Sighing, Enris took her fraught hands into his and led her to a seat. “Sit.” She did, reluctantly, and he then hunkered before her still holding her hands. “We went to a place where the path is cosmic and the air is made of stardust. I know how that sounds, but that is the best description I am able to offer you. It isn’t a space of either the living or the dead; it simply is. That is where Iliri chose to stay. Do you know who she is?”
“My twin,” Iniri whispered.
“Indeed. You were healthy when born, but she was weak. She actually ceased breathing and everyone thought she had died, including our father. The decision was made to never speak of it, for everyone knows a twin birth has its own set of rules and no one desired to burden you with those.”
Releasing her hands, Enris rose. Inhaling deeply, he stretched before taking the seat beside hers.
“I was seven at the time and snuck into the birthing chamber. Mother was asleep and you were nestled in beside her and I sort of looked at you two for a while wondering how my life was going to change. As I was about to leave, I saw movement in the next chamber.” Enris swallowed and rubbed at his cheeks convulsively. “I found Uncle Lorn bending over a crib. There was another baby and he took her into his arms and breathed on her. Then he saw me and told me to meet my little sister before she went to the otherworld.”
“By the stars,” Iniri said.
Elbows on knees, Enris hung his head and spoke from that lowered position. “I don’t know what Lorn did, but I was the only one who could see Iliri. She did not die, but she was also not alive. I saw her; I spoke to her all through the days of our childhood. Then she vanished and Lorn told me it was all in my imagination. Time went by and I accepted that, until the invasion of Massin began. We arrived during the third battle, the one Massinians mark as the final battle of so-called ancient empires three thousand years ago, although there were more battles than history here tells of. Inside Arc Iliri returned, and we fought together. She was quite something in battle, I tell you. Everyone died there, as you know, and that was the last time I saw her.”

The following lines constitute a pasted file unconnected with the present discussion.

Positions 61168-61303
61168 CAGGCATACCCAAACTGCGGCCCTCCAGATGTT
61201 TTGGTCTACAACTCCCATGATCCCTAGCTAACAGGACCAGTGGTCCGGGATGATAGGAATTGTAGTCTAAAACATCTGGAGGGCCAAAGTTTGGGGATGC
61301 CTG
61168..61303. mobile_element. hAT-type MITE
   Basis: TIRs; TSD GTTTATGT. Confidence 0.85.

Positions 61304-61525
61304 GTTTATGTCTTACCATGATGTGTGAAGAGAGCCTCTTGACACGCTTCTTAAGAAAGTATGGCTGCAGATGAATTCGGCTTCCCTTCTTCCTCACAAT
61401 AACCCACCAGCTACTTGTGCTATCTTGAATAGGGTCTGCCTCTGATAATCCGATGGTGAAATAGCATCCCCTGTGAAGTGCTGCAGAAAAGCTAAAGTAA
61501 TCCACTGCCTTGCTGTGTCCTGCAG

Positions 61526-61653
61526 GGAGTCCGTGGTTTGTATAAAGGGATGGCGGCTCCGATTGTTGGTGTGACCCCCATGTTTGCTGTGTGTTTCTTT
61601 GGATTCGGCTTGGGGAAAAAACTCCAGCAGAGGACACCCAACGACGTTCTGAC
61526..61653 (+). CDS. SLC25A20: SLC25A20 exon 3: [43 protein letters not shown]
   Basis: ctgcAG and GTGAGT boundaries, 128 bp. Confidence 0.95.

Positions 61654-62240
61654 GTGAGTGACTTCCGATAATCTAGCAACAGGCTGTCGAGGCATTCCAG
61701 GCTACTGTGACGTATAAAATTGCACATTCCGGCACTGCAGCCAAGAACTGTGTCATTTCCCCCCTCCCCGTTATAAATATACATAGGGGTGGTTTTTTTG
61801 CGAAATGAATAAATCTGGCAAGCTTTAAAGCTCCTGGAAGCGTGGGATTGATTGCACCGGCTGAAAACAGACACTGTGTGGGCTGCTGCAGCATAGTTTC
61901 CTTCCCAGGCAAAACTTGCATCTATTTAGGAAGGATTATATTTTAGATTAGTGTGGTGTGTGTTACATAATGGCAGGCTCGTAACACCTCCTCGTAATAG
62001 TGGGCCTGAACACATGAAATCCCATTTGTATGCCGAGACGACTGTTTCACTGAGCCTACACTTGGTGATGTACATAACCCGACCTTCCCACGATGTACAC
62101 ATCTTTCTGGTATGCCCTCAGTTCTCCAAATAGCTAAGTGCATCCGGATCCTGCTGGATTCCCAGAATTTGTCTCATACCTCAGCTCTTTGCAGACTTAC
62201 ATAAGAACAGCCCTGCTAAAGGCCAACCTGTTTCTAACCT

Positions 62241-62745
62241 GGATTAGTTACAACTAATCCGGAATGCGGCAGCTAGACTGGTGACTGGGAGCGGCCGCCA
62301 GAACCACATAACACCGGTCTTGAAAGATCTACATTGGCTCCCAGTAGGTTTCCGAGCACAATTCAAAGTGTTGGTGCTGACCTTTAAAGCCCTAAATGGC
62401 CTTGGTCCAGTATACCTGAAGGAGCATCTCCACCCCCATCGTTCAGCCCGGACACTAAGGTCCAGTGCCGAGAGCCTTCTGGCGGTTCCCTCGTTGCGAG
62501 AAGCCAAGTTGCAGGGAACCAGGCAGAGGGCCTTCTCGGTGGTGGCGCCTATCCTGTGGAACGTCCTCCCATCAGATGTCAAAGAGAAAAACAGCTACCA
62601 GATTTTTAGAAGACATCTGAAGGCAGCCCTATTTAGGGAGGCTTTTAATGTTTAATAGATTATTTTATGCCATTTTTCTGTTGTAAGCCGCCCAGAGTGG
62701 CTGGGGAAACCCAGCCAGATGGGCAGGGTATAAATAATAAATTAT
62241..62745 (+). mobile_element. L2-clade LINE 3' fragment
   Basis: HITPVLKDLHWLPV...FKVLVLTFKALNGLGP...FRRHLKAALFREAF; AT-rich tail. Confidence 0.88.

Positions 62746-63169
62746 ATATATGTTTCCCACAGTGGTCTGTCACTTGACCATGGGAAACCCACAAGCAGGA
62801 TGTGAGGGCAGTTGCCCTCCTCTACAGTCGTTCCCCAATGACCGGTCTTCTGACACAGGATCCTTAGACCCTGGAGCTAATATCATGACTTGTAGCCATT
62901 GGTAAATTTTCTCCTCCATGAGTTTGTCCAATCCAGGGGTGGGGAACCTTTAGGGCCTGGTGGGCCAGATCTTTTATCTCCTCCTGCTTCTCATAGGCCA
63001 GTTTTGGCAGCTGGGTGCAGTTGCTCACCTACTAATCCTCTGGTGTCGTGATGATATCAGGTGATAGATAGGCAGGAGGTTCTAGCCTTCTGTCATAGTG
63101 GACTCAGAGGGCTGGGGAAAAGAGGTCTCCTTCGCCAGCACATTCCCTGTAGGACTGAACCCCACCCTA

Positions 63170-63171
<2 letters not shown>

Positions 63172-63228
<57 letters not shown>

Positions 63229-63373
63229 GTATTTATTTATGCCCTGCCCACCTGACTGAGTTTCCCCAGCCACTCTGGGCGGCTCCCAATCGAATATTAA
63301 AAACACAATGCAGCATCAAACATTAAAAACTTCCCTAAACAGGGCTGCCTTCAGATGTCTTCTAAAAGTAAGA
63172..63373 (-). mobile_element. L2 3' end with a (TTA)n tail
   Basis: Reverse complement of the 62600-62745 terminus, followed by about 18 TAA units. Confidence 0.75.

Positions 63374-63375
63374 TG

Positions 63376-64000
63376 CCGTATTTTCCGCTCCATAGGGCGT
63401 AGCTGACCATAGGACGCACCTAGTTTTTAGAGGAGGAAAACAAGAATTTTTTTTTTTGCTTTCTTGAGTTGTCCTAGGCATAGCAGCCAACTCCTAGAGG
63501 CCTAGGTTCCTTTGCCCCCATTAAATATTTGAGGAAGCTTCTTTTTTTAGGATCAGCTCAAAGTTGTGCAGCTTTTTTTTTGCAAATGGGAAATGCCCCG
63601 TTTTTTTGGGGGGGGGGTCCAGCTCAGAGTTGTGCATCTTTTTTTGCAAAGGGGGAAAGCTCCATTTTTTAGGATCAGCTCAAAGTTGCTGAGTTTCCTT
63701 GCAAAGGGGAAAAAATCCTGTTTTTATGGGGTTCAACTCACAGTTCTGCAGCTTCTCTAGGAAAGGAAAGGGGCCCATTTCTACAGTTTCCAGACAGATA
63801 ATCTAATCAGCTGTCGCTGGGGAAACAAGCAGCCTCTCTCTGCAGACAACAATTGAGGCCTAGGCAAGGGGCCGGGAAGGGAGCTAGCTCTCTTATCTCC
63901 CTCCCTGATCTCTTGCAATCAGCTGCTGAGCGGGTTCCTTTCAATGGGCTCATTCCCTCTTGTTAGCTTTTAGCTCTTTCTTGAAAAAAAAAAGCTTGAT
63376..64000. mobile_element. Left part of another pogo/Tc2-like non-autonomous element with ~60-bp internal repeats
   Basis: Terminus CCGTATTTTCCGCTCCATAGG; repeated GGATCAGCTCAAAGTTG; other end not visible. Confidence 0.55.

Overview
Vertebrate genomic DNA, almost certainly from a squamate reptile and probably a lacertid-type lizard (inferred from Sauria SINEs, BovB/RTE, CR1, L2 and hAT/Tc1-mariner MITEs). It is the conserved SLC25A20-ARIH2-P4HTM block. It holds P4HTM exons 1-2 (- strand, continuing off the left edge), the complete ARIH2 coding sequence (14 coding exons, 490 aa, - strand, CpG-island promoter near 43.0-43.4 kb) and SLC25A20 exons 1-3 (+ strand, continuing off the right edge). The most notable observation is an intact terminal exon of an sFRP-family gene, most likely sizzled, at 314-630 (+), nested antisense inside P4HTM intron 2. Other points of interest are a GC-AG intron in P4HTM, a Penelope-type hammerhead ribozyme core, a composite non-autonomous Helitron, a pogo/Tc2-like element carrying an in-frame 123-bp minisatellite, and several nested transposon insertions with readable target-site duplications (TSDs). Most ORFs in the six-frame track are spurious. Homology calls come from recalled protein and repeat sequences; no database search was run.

Mirlin leaned forward. “She was real?”
Enris nodded. “And everyone saw her; I was not delusional. I think it was all right for her to take on form far from Makaran and that is why she was real for Arc, but elsewhere no one is able to see her.”